“Ultimately we decided we weren’t going to find a better location than here. We’re very excited about the new commuter rail station and the opportunity to grow here,” she said.
Boston-based architects Arrowstreet are designing a master plan including renovation of Village Automotive’s historic 61 North Beacon St. property into a new showroom. It’ll lease out 28,000 square feet on the upper floors to office or R&D tenants.
Village Automotive is still exploring plans for redevelopment of its 75 North Beacon St. property with three new buildings, including a potential multifamily housing component.
“It doesn’t take a rocket scientist to see what’s going on in Allston, and the highest and best use for the dealership was not a single-story building with 400 parked cars,” Michelle Ciccolo said.
Developers Test Condo Market
Long a renter-dominated neighborhood with aging housing popular with students, Allston-Brighton has become the city’s third-busiest residential development market. The Boston Planning and Development Agency has approved 2,246 housing units in the neighborhoods since 2014.
Samuels & Assoc.’s 325-unit Continuum luxury apartment complex on Western Avenue, completed in late 2015 with studio rents starting at over $2,400, hinted at the neighborhood’s potential for higher-end housing. More is likely in the pipeline, with Boston-based developer Mugar Enterprises and Stadium Auto Body acquiring nearly 4 acres of commercial properties along Western Avenue last October. No formal development plans have been submitted.
A 295-unit apartment complex at Boston Landing is scheduled to open in June 2018 in a joint venture between NB Development and John Hancock Financial. At its 11-acre property next door, Stop & Shop Supermarket Co. has revealed plans to redevelop its existing grocery store and build more than 1,000 residential units.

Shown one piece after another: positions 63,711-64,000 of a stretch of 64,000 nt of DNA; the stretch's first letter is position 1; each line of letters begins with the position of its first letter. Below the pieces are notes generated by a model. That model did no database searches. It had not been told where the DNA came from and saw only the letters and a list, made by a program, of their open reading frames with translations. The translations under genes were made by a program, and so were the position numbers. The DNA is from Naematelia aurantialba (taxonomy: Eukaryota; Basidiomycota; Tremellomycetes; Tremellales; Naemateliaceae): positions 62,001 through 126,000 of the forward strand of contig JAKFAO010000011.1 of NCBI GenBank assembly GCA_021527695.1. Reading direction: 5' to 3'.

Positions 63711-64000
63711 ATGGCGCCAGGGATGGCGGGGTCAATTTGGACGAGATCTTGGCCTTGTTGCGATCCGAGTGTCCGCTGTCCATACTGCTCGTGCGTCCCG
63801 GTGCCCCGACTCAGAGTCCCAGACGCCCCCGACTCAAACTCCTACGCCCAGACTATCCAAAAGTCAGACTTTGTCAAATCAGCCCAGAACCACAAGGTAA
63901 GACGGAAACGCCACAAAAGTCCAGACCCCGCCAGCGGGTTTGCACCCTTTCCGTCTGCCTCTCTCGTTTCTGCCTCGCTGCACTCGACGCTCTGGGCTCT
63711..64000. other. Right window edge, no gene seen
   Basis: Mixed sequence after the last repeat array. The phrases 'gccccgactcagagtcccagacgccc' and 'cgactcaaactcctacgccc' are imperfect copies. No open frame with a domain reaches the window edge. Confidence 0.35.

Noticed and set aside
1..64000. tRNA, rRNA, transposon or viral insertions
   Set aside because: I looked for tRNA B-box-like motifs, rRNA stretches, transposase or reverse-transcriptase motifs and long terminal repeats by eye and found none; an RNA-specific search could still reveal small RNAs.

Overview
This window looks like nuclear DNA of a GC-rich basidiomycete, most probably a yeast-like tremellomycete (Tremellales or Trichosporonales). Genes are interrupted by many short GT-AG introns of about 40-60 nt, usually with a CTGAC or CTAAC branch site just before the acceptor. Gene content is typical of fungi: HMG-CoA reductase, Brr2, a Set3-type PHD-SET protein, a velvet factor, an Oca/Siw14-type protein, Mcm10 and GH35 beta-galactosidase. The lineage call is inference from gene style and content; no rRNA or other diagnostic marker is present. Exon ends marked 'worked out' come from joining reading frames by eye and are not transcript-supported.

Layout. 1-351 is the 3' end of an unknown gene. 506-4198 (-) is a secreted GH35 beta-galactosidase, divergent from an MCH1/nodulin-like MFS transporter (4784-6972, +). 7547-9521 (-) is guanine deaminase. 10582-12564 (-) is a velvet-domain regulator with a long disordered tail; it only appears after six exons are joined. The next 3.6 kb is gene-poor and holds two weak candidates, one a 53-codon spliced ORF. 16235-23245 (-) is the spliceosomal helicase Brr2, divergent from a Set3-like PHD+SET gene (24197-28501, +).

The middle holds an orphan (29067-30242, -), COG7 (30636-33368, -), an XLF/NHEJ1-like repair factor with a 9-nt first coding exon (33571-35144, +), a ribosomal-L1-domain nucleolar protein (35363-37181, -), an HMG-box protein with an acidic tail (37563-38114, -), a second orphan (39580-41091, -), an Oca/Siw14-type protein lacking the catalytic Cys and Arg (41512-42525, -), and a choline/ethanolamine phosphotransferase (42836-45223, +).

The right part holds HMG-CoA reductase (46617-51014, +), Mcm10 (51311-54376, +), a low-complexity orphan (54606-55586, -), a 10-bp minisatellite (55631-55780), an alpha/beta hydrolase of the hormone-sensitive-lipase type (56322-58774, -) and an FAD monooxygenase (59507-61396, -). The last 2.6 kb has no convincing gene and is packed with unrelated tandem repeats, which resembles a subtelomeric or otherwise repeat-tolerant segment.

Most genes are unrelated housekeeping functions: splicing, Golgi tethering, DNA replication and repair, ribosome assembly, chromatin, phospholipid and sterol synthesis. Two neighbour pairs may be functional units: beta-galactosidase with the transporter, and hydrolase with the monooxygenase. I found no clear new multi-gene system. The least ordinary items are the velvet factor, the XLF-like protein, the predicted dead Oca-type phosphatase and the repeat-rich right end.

Now developers are set to test the neighborhood’s ability to absorb luxury condo development.
Since November, The Davis Cos. of Boston has pre-sold 68 percent of the 85 units at Telford 180, a 6-story complex under construction off Soldiers Field Road. Prices are averaging between $800 and $850 per square foot, said Sue Hawkes, CEO of The Collaborative Cos., compared with the neighborhood average of $500 per foot.
“The absorption we’ve achieved at Telford 180 provides there was a real dearth of (condo) product in the area,” Hawkes said. “There were a lot of apartments and older product that was conversions of two- and three-family properties, more of the classic student housing. But if people wanted to stay in the area, there was no opportunity to buy in a new building.”
Stephen Davis, vice president of development for The Davis Cos., said transformative projects such as Boston Landing and Harvard University’s new School of Engineering and Applied Science prompted the company to invest in its first Allston project when it acquired the Telford 180 site in 2014.
“It seemed like an opportunity to hit a dramatically underserved piece of the buyer market,” Davis said.